37. Xerox Arabic Lexicons Xerox has several lexicons (Beesley, 2001, p. 7): The first is a lexicon of roots, which contains 4,930 entries. The second is a dictionary of patterns, which includes about 400 entries. Each root-entry is manually coded and associated with patterns. The manual association of roots and patterns produces about 90,000 Arabic stems. When these stems combine with possible prefixes, suffixes and clitics by composition, 72 million abstract words are generated.

38. Stem-based Arabic Lexicons (1) Stem-based lexicons, compared to root-based ones, are more intuitive to build (Farghaly and Senellart, 2003), more efficient, and easier to develop and extend.  FIRST POINT: Unlike the entries of root-&-pattern grounded databases, in a stem-based dictionary, all the lemmas are actual lexical units – not abstract or virtual items.

39. Stem-based Arabic Lexicons (2) Pure root-&-pattern generation would produce a lexicon of over 2 million stems: The Xerox lexicons comprise about 5,000 roots and 400 patterns: 5,000 x 400 = 2,000,000 Manual generation and control has produced: a dictionary of around 90,000 stem-entries at Xerox, and around 120,000 stems in the DIINAR.1 database.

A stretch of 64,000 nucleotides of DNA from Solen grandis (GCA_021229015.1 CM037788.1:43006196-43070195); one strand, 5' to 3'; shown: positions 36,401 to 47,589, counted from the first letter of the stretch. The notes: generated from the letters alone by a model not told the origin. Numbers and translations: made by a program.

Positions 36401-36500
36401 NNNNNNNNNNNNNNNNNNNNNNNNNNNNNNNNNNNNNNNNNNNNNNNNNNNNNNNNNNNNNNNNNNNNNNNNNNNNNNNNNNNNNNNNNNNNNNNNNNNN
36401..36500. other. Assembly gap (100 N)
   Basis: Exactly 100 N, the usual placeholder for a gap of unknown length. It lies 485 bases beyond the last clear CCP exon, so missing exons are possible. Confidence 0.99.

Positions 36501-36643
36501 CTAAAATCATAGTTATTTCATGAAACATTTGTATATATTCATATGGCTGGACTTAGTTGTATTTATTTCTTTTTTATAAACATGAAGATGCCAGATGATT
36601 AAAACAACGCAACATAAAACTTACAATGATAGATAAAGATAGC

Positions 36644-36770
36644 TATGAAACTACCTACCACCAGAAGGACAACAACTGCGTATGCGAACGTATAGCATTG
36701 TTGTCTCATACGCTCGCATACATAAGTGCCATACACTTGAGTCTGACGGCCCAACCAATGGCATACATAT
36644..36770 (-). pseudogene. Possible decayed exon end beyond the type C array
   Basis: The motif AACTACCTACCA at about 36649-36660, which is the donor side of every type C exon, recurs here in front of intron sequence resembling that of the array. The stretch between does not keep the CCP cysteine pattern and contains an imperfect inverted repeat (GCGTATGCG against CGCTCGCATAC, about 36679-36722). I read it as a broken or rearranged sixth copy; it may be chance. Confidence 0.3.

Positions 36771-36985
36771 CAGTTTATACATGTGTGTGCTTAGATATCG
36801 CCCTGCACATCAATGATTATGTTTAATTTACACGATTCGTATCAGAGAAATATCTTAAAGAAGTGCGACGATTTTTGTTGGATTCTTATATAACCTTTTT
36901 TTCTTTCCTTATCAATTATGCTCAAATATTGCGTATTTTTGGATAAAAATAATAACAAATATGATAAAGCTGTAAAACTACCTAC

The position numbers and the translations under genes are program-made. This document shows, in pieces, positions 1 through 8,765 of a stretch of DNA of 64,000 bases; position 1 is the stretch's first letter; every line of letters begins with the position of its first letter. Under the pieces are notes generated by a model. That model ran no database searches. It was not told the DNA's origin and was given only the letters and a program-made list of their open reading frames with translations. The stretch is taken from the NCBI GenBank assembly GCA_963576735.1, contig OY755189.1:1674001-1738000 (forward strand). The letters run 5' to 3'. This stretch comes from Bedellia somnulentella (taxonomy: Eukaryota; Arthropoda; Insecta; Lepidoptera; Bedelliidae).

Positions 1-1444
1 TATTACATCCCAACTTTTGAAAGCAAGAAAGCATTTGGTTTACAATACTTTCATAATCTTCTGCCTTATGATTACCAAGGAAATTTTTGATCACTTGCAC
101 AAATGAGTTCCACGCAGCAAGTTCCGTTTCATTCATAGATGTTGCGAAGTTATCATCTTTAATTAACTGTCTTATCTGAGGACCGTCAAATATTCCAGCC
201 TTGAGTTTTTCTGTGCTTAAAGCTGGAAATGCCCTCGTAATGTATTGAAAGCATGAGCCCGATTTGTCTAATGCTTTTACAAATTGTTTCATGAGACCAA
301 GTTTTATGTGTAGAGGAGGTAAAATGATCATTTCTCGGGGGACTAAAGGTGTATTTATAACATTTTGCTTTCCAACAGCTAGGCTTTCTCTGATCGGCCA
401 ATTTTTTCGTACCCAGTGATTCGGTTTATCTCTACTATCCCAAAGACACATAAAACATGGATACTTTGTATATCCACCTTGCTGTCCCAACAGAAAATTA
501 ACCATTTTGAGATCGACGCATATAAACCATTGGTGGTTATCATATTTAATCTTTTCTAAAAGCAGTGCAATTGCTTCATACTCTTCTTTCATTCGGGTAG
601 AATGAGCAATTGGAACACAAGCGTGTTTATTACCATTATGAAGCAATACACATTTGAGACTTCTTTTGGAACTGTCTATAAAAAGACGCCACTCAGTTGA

40. Stem-based Arabic Lexicons (3) SECOND POINT: In a lexicon (a) based on stems, and (b) with entries associated with word-form grammar-lexis specifications, rule-governed combination with prefixes, suffixes, proclitics and enclitics only generates existing Arabic word-forms. This is not the case of the 72 million word-forms generated from the 90,000 stems of the Xerox lexicon, which are clearly virtual or abstract units.

41. The Xerox Spanish Lexical Transducer and the DIINAR.1 Arabic dB The Xerox Spanish Lexical Transducer contained, in 1996: over 46,000 baseforms. It analyzed and generated over 3,400,000 inflected wordforms (Beesley & Karttunen, 2003, p. xvii). In the DIINAR.1 lexical database, only 6.2 million existing word-forms are generated from the approximately 120,000 stem-based entries (Ouersighni, 2001).

42. Stem-based Arabic Lexicons (3) THIRD POINT: In a stem-based morphological analyzer and/or generator, the process of generating stems from underlying roots is eliminated altogether. Arabic lexical dB-s based on stems associated with grammar-lexis specifications are crucial in the context of MT: entries associated with morphosyntactic specifiers are much more compatible with the requirements of MT than virtual root-&-pattern generated word-forms.